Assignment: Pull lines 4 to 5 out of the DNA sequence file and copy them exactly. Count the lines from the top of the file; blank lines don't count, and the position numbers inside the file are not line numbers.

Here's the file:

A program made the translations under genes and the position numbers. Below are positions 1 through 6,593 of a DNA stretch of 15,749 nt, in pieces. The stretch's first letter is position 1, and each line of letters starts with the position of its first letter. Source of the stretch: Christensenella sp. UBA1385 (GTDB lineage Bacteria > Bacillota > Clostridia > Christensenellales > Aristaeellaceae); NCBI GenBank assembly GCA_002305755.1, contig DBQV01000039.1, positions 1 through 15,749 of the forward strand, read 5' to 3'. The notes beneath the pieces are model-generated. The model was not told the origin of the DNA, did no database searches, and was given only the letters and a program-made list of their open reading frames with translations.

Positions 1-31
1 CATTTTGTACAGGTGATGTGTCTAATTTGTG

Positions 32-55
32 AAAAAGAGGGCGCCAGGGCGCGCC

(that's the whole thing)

Positions 32-55
32 AAAAAGAGGGCGCCAGGGCGCGCC